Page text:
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PowerCLI - The Aspiring Automator's Guide
Automation is awesome but don't just settle for using other people's scripts. Learn how to create your own scripts and take your vSphere automation game to the next level! Written by VMware vExpert Xavier Avrillier, this free eBook presents a use-case approach to learning how to automate tasks in vSphere environments using PowerCLI. We start by covering the basics of installation, set up, and an overview of PowerCLI terms. From there we move into scripting logic and script building with step-by

Scripting and PowerCLI are words that most people working with VMware products know pretty well and have used once or twice. Everyone knows that scripting and automation are great assests to have in your toolbox. The problem usually is that getting into scripting appears daunting to many people who feel like the learning curve is just too steep, and they usually don't know where to start. The good thing is you don't need to learn everything straight away to start working with PowerShell and PowerCLI. Once you have the basics down and have your curiosity tickled, you’ll learn what you need as you go, a lot faster than you thought you would!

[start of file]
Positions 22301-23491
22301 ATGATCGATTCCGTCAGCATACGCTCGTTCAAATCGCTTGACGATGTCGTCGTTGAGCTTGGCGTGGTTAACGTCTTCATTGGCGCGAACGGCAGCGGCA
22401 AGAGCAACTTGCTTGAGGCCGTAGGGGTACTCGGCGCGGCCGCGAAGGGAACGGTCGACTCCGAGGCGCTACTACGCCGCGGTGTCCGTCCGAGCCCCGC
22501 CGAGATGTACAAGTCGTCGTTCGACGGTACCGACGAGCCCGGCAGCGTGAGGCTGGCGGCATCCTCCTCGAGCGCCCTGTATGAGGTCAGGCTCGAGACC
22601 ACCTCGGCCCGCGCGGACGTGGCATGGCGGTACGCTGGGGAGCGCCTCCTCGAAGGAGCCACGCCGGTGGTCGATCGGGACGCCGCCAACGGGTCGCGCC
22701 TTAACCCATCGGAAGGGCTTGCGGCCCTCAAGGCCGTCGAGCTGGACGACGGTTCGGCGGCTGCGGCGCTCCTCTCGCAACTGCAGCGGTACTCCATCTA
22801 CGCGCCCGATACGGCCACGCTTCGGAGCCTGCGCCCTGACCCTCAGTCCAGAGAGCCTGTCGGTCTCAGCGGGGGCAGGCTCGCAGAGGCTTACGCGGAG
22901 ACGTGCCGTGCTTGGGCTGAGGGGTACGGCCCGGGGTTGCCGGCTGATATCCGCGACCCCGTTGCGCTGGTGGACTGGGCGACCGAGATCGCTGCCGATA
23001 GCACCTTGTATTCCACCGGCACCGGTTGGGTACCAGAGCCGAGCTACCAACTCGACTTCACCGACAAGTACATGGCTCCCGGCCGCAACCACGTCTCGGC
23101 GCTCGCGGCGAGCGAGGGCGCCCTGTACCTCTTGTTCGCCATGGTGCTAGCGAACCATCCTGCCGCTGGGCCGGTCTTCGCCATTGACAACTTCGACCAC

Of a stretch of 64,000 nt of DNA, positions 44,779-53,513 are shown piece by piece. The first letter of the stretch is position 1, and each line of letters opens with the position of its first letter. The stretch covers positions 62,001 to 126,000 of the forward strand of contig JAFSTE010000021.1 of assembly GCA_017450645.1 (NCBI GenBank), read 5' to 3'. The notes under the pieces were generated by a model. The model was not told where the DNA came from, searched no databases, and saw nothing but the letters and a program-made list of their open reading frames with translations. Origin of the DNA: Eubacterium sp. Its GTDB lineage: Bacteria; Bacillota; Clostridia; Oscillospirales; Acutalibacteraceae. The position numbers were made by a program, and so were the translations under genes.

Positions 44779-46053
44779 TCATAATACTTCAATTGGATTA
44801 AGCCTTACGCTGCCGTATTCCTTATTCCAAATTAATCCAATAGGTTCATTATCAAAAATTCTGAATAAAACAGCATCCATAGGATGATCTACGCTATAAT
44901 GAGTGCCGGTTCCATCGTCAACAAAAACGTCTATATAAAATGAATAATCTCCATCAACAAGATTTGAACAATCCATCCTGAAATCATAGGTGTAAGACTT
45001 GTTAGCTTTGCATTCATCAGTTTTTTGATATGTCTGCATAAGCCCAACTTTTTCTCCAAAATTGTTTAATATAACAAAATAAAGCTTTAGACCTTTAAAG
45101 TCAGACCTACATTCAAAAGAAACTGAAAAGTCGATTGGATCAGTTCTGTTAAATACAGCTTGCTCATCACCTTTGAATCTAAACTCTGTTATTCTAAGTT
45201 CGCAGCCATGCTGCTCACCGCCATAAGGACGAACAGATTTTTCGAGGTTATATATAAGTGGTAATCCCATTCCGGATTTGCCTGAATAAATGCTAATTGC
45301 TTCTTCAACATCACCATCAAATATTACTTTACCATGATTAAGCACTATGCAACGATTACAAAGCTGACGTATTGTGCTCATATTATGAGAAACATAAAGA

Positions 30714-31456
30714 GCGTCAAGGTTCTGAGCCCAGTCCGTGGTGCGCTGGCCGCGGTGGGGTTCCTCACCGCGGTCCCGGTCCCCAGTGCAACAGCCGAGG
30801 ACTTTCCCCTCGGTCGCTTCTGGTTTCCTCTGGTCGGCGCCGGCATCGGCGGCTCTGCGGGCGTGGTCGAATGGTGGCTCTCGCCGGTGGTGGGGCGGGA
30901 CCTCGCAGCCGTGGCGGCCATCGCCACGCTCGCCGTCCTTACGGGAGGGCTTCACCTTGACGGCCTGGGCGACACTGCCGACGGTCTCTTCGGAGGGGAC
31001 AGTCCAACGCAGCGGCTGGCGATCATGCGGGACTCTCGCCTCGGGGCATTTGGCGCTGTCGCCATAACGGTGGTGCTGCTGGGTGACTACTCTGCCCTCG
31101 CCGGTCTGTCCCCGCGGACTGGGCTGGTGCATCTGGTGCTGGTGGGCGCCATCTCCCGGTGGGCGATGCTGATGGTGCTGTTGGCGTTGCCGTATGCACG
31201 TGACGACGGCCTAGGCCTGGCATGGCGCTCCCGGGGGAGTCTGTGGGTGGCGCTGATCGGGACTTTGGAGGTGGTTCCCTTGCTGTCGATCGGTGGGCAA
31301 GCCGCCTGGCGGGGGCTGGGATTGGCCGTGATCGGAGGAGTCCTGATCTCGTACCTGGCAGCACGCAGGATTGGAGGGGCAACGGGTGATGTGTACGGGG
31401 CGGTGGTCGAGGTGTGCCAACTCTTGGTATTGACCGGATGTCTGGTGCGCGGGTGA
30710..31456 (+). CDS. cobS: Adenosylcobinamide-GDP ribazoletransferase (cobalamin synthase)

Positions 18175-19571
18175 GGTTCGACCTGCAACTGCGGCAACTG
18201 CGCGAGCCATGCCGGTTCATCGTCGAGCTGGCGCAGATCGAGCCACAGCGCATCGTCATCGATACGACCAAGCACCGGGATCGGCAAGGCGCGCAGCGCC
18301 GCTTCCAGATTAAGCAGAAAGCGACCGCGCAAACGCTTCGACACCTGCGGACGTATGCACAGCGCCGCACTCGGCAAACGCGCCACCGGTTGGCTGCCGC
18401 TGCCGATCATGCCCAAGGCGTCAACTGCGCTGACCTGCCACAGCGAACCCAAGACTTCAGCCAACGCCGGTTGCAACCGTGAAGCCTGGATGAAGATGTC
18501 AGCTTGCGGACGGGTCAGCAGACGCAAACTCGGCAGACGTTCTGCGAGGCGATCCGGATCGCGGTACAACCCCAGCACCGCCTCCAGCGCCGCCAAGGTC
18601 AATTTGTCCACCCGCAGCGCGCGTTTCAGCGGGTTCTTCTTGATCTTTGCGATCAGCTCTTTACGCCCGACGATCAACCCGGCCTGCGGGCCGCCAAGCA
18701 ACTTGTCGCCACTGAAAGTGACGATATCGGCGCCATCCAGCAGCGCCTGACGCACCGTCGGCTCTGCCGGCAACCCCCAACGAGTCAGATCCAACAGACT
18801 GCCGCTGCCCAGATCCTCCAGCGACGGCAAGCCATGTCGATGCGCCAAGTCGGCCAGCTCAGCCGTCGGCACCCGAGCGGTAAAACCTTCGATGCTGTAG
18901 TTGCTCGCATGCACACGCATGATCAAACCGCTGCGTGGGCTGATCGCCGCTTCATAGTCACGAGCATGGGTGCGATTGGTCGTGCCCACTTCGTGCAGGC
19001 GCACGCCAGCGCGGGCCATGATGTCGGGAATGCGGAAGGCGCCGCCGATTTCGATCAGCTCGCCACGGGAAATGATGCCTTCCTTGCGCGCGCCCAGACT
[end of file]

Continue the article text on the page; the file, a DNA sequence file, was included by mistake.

Let's get to know PowerCLI a little better before we start getting our hands dirty in the command prompt. If you are reading this you probably already know what PowerCLI is about or have a vague idea of it, but it’s fine you don’t. After a while working with it, it becomes second nature, and you won't be able to imagine life without it anymore! Thanks to VMware's drive to push automation, the product's integration with all of their components has significantly improved over the years, and it has now become a critical part of their ecosystem.


Contrary to what many believe, PowerCLI is not in fact a stand-alone software but rather a command-line and scripting tool built on Windows PowerShell for managing and automating vSphere environments. It used to be distributed as an executable file to install on a workstation. Previously, an icon was generated that would essentially launch PowerShell and load the PowerCLI snap-ins in the session. This behavior changed back in version 6.5.1 when the executable file was removed and replaced by a suite of PowerShell modules to install from within the prompt itself. This new deployment method is preferred because these modules are now part of Microsoft’s Official PowerShell Gallery. 7 These modules provide the means to interact with the components of a VMware environment and offer more than 600 cmdlets! The below command returns a full list of VMware-Associated Cmdlets!